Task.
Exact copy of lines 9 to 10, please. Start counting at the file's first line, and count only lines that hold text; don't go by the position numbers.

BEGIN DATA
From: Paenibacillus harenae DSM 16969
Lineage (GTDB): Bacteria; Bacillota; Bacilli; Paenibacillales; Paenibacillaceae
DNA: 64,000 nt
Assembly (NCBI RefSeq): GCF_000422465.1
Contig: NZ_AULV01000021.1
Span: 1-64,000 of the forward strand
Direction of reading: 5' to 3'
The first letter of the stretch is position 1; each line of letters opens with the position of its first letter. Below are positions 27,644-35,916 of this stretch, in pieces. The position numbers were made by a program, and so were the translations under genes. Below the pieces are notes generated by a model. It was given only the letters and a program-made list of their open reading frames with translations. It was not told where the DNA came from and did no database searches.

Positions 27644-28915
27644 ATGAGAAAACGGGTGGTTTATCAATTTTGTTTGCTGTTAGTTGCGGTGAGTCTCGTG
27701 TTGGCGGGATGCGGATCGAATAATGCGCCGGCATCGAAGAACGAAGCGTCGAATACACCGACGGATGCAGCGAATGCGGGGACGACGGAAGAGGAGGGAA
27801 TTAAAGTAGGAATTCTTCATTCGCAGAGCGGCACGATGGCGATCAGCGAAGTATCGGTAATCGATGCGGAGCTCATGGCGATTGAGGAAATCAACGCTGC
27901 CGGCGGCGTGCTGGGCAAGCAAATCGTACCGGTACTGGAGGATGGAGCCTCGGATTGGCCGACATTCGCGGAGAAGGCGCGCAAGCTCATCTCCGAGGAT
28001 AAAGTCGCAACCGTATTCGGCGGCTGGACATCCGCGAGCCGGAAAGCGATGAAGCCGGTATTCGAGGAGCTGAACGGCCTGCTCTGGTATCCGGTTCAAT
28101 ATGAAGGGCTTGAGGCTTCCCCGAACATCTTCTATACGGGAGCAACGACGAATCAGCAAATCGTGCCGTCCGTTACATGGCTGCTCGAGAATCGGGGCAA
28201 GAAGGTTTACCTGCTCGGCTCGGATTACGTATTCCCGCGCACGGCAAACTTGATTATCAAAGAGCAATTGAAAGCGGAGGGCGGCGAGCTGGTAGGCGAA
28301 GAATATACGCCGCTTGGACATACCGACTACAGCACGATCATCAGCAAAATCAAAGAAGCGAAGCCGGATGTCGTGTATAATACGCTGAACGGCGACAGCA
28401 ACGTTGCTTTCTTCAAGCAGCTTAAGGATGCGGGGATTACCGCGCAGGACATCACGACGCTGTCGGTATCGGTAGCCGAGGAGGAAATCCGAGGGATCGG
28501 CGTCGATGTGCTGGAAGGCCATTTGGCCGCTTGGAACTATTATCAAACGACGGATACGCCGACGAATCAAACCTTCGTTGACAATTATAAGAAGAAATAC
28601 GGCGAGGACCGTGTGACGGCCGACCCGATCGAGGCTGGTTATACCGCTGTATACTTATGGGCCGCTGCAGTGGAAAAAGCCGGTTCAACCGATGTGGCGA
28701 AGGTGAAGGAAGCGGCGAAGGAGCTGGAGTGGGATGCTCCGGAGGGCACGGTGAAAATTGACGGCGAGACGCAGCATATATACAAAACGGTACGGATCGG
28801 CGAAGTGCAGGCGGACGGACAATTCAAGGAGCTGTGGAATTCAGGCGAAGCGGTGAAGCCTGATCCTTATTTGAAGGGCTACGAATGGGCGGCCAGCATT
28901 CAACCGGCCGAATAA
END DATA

Positions 27644-28915
27644 ATGAGAAAACGGGTGGTTTATCAATTTTGTTTGCTGTTAGTTGCGGTGAGTCTCGTG